This is Dr. Stuart Kloda. I’m an addiction medicine physician in New York City. I have a solo private office located at Columbus Circle. Today I’m going to be talking about the outpatient detoxification, or medically supervised withdrawal, from the class of medications known as the benzodiazepines. These are drugs such as Xanax, Klonopin, Valium, and Ativan. They are frequently prescribed for anxiety and for patients with anxiety disorders. Xanax is one of the most addictive of the benzodiazepines. So for the purposes of this video, I’m going to be discussing the outpatient detox from Xanax in patients with anxiety disorders.
The withdrawal symptoms from a drug are the exact opposite of the effect of the drug. So if Xanax is prescribed for a patient with Generalized Anxiety Disorder, and the Xanax is taken away, the anxiety from that disorder is going to come out and rear its ugly head. However, in addition, with the detox, there’s going to be withdrawal symptoms from withdrawal anxiety. There can be withdrawal anxiety, of course, during the detox, however, there can be anxiety immediately after the detox, as well as for a longer period of time afterwards. This being acute, post-acute, and protracted withdrawal. Benzodiazepine detoxification can be extremely difficult for patients because the anxiety level can be so high. So it’s important to have a close therapeutic alliance between the patient and the physician. I accomplish this in my medical practice with weekly office visits, if not more, and by being available on my phone. I am available to my patients seven days a week on my cell phone, within reason of course.
The way to do a benzo detoxification is to take a long acting benzo such as Valium or Klonopin, and substitute it for the short acting benzo Xanax. So a dose of Valium or Klonopin is calculated that is roughly equivalent to the dose of Xanax being abused. The taper is started at that dose, and then the dose is gradually and slowly decreased over a long period of time. It is really important to taper down very slowly, otherwise the taper will be destroyed and the patient will not be able to complete it. Going too quickly will cause way too much anxiety to come out. Now I manage the withdrawal anxiety with a few things. I use a class of medications that work at the same receptor as the benzodiazepines, the GABA-A receptor. However, they don’t have the addictive properties and negative sequelae as using Xanax at high doses. So, as the taper dose decreases, I start adding the medications that I use to balance out the withdrawal anxiety.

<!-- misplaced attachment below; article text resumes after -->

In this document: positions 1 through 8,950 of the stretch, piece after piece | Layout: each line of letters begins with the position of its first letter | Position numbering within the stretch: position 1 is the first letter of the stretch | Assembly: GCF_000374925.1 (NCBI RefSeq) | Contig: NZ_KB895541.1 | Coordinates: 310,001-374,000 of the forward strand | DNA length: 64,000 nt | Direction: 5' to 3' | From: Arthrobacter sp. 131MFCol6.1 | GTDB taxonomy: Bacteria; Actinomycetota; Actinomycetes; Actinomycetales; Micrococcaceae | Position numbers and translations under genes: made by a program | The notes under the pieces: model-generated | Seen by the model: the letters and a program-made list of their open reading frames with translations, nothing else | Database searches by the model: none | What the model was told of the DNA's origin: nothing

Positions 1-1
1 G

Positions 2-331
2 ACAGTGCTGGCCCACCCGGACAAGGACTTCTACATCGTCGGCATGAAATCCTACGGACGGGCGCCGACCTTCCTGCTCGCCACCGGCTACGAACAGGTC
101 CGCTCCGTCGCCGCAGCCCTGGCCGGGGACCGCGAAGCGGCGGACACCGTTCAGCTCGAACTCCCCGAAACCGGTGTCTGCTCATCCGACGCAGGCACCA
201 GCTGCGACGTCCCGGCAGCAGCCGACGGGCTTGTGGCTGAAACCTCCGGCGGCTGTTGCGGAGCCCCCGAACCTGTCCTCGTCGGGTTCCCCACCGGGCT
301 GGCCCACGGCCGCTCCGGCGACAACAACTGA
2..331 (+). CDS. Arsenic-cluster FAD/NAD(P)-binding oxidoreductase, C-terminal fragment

I also make sure that the primary anxiety disorder is treated. So for things such as Panic Disorder, Social Anxiety Disorder, and Generalized Anxiety Disorder, the first line agents are the serotonin reuptake inhibitors such as Celexa, Zoloft, and Prozac, as well as the serotonin norepinephrine reuptake inhibitors such as Cymbalta and Effexor.
I have spoken about the psychological anxiety, however, there can also be a somatic anxiety as part of the withdrawal symptoms. The word somatic means body, so some patients will have palpitations, chest tightness, and even a feeling they want to crawl out of their skin. Beta blockers can be very effective for this. Beta blockers are a cardiac medication used to slow the heart rate down and control blood pressure. However, it also calms the nervous system down.
The other thing that I strongly encourage during benzo detox, and during any detoxification, are weekly acupuncture treatments. I have found acupuncture to be extremely effective, and a really great complement to the treatments that I just outlined. In addition, I highly encourage exercise, and I always encourage a lot of gym memberships.
The last thing I’m going to mention is the Ashton Method. The Ashton Method is a method of benzo detoxification from England that essentially is a long slow taper using Valium instead of Klonopin, which is more commonly used in the United States. I have had a number of people contact me and ask me if I use the Ashton Method. The answer is yes, I do use the Ashton Method. However, I’ve also had a number of people contact me and say that it is the only way to do a successful benzo detox. I have to say that for quite a while, I have been doing long slow tapers with Klonopin with a lot of success, in part because of the medications that I use. So while I do use the Ashton Method, I at the same time cannot discount my clinical experience and many happy patients.
If you would like more information, you can call and speak with me directly at (646) 713-6578. Thank you.